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SCI ADVISORY DESK

AD 113 Collision of vehicles with bridge


superstructures

The DTp has issued a proposed amendment to BD 37/88 concerning the application of loads
resulting from the collision of a vehicle with the superstructure. Advice on the application has
also been issued and further comment has been given on live loading to be applied to the
damaged bridge. The following comments are given to assist designers in the interpretation
of the requirements and the application of them in the design of the superstructure.

The requirements of the Department of Transport

Our understanding of the Department’s requirements are that to check the adequacy of the
superstructure in response to a vehicle collision, two separate stages are to be considered.

Stage 1. At the moment of impact. A check is to be made at ULS only, using the impact
loads specified in the amendment and partial factors γfL appropriate to load combination 4. No
live load is to be included in this check. In the check, local damage is to be ignored. It is to
be assumed that full transfer of global forces from the point of impact takes place. An
adequate loadpath should therefore exist for these global load effects. If it is found that the
bearings or other support systems are adequate but that elements of the structure are
inadequate in global action (for example, an unbraced bottom flange is not given sufficient
restraint against the lateral force by the bending of a thin web), then it may alternatively be
assumed that the elements concerned are rendered ineffective by the impact. The stage 2
check must then ignore the ineffective elements in global action.

Stage 2. Immediately after the impact. Immediately after the event, the bridge has to be able
to stand up while still carrying traffic which may be crossing. Since the check is one of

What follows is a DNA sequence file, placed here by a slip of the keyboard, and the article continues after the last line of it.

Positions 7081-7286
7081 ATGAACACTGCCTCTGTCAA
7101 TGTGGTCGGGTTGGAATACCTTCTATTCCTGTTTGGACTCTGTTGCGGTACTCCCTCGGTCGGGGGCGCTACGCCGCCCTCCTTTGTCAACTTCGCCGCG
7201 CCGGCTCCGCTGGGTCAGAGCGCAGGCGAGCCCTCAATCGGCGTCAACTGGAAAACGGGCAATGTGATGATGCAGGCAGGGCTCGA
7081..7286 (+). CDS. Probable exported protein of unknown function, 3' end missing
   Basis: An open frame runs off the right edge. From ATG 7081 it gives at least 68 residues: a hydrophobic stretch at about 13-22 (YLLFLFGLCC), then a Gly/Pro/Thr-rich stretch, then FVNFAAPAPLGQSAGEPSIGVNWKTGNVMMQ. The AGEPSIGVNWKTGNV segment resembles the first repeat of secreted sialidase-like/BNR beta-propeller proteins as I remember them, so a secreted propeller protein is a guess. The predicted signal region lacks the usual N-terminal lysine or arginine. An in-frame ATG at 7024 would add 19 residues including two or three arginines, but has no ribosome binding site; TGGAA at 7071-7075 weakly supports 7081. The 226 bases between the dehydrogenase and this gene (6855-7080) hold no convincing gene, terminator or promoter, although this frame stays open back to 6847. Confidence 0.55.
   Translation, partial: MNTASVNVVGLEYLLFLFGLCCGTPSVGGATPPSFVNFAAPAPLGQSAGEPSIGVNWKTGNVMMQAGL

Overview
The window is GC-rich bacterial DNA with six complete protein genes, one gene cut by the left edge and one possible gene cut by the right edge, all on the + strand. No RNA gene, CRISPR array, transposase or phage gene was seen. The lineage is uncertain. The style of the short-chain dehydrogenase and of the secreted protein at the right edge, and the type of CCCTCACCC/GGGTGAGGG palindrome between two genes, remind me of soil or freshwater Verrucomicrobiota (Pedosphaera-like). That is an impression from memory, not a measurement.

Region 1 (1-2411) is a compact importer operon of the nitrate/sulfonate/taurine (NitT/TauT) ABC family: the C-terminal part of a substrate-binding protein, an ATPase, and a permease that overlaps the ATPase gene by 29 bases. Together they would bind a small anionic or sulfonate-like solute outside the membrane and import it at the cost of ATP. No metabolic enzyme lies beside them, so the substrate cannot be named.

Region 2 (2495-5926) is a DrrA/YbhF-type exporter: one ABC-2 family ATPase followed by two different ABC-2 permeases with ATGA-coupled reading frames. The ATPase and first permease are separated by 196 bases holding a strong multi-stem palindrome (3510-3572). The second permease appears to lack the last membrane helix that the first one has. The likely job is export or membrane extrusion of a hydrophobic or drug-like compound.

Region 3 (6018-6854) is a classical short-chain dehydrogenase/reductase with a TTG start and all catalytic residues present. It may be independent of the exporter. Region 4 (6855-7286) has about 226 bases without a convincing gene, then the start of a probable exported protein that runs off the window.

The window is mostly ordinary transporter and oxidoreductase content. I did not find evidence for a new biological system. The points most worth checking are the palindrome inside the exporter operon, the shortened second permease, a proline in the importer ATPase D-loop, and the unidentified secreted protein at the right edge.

survival and the likely traffic is of every-day intensity, it should be carried out at ULS only but
partial load factors normally appropriate to SLS, combination 1 should be used. The partial
factors γm and γf3 should take their usual ULS values. It is understood that HA loading and/or
30 units of HB loading are to be applied for bridges carrying public highways. For this check,
the designer must judge what local damage (including loss of parts of elements) might
reasonably have occurred. This is the area where a designer may feel somewhat hesitant at
first, but it is also the area where the Department considers that the designer is the right
person to judge – arbitrary general rules are not appropriate.

The extent of impact damage

The client authority will be interested in the level of damage which might result from an
impact, on account of considerations of potential disruption due to repair or replacement.
Although local damage is inevitable, damage may only be acceptable up to a prescribed limit,
and the structure will have to be designed accordingly. As perhaps an extreme example, it
might be possible to design the bridge to stand up in stage 2 after one beam has been
grossly damaged and rendered ineffective, but this could be unacceptable because repairs
would be very extensive, costly and disruptive.

From the results of some collision incidents, it is possible to take a view of the likely level of
damage to certain types of bridge, and the following comments offer some guidance on the
consideration of local damage resulting from impact.
SCI ADVISORY DESK

Composite girder and slab bridge

For a conventional girder-and-slab bridge with intermediate transverse bracing, impact on a


bottom flange is likely to cause plastic deformation and possibly a small amount of local
tearing of the flange. The flange may be torn locally from the web. If impact occurs at a
‘hard point’ (at transverse cross-bracing) there may be slightly more local deformation than at
softer positions (between bracing).

Design against impact for such a bridge could therefore presume that in stage 1 the specified